It’s worthwhile to make some observations on key prospects and how they’ve played thus far this season (Key: sc=scoring chances, evp=even strength points, ppp=powerplay points, shpg=shots-per-game):

Filip Chlapik
October 8-1-4-5 (0.62) SC 12 EVP 3 PPP 2 SHPG 2.5 PP shifts PG 4.5
November 10-1-5-6 (0.6) SC 4 EVP 4 PPP 2 SHPG 1.3 PP shifts PG 3.5
Excellent speed
Capable of beating players one-on-one and good at entering the zone with possession; likes to hang on to the puck
On the rush he’s about 50-50 between shooting and passing, but inside the zone he likes to carry the puck around the zone and dish off to a defenseman, then swing out into the open; this latter strategy works well with good puckhandling blueliners, but not otherwise
Defensively he’s very good on the backcheck, while positionly he’s about average
You can see by his decline in shots-per-game and scoring chances how the change in his ice time has impacted him

Francis Perron
October 7-0-3-3 (0.42) SC 4 EVP 2 PPP 1 SHPG 1.28 PP shifts 1.42
November 10-2-5-7 (0.7) SC 5 EVP 6 PPP 1 SHPG 1.3 PP shifts 3.0
Average speed
Doesn’t try to beat players one-on-one that often, preferring to pass
On the rush he’ll pass unless there’s no other option
Likes to make cross-ice passes which can get him into trouble
Solid defensively when it comes to position and instincts

Gabriel Gagne
October 9-4-0-4 (0.44) SC 5 EVP 4 PPP 0 SHPG 2.66 PP shifts 0.85
November 10-4-1-5 (0.5) SC 13 EVP 3 PPP 2 SHPG 2.6 PP shifts 3.0
Great speed
Capable of beating players one-on-one, but doesn’t need to carry the puck; sometimes opts for the chip and chase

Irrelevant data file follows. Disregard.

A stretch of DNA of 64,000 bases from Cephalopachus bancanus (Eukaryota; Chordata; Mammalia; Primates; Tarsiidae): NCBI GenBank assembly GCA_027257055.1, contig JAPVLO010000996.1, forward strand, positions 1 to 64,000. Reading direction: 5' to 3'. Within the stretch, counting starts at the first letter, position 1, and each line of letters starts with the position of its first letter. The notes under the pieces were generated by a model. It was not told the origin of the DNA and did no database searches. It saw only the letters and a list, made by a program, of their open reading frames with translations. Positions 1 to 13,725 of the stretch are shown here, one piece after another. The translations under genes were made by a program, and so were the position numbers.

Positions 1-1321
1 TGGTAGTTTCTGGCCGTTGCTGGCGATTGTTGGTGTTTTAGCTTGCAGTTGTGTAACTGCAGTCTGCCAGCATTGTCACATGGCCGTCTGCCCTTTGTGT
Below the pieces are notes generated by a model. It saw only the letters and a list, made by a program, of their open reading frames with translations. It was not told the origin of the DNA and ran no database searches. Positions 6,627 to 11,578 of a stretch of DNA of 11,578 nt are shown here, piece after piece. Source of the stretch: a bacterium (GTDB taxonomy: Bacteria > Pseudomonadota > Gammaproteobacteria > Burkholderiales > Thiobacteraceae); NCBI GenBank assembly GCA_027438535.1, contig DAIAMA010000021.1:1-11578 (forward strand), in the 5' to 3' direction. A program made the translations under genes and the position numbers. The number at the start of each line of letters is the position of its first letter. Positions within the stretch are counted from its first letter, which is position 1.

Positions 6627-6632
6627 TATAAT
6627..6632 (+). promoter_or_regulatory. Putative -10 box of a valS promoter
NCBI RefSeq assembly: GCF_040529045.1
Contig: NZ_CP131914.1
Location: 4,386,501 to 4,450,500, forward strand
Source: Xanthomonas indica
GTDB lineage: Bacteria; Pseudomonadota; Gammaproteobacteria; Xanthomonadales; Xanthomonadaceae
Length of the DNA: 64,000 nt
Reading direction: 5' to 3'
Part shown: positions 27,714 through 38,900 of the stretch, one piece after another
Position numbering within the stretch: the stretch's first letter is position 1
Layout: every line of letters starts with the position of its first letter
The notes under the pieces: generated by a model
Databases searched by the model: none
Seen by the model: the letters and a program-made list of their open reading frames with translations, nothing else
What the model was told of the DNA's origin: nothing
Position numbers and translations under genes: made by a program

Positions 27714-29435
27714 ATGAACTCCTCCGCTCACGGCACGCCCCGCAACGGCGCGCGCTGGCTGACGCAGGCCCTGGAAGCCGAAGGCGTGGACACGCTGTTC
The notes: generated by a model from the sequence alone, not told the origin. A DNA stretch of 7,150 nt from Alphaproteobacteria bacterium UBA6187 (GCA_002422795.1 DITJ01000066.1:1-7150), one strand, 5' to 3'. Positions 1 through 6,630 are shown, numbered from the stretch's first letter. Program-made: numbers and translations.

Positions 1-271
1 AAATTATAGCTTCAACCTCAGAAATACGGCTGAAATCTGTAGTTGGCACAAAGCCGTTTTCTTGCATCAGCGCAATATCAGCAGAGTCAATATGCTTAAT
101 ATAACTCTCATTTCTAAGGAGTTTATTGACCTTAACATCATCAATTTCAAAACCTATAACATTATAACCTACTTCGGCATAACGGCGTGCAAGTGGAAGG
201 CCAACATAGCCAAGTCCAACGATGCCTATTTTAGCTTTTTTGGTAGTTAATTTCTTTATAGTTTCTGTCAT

On the rush he’s about 60-40 between shooting and passing; he has a great shot
Defensively he’s about average
His massive swing in scoring chances is related to a big upswing in TOI and PP opportunities

Thomas Chabot
October 5-1-2-3 (0.6) SC 4 EVP 0 PPP 3 SHPG 3.4 PP shifts 6.2
November 7-1-3-4 (0.57) SC 1 EVP 2 PPP 2 SHPG 3.0 PP shifts 4.42
Excellent skater
Capable of beating players one-on-one and likes to carry the puck; generally passes on the rush
Defensively he’s quite good, albeit his infrequent PK appearances make him hard to judge there

Maxime Lajoie
Oct-Nov* 10-0-4-4 (0.4) SC 2 EVP 2 PPP 2 SHPG 1.0 PP shifts 4.0
*with just one game in November I combined the stats
Average speed
Doesn’t try to beat players one-on-one, preferring to move the puck
Prefers to set up shooters and works to make those passes the high percentage variety
Defensively he’s about average

Christian Jaros
October 8-1-4-5 (0.62) SC 5 EVP 3 PPP 2 SHPG 2.5 PP shifts 4.5
November 4-0-0-0 (0.0) SC 0 SHPG 1.0 PP shifts 2.75
Good speed
Can beat players one-on-one, but doesn’t attempt it as often as (say) Chabot
Has a great shot and uses it as much as he can
Defensively he’s solid 5-on-5, but just average on the PK
Can play physically but is careful in picking his spots

This article is written by Peter Levi (@eyeonthesens)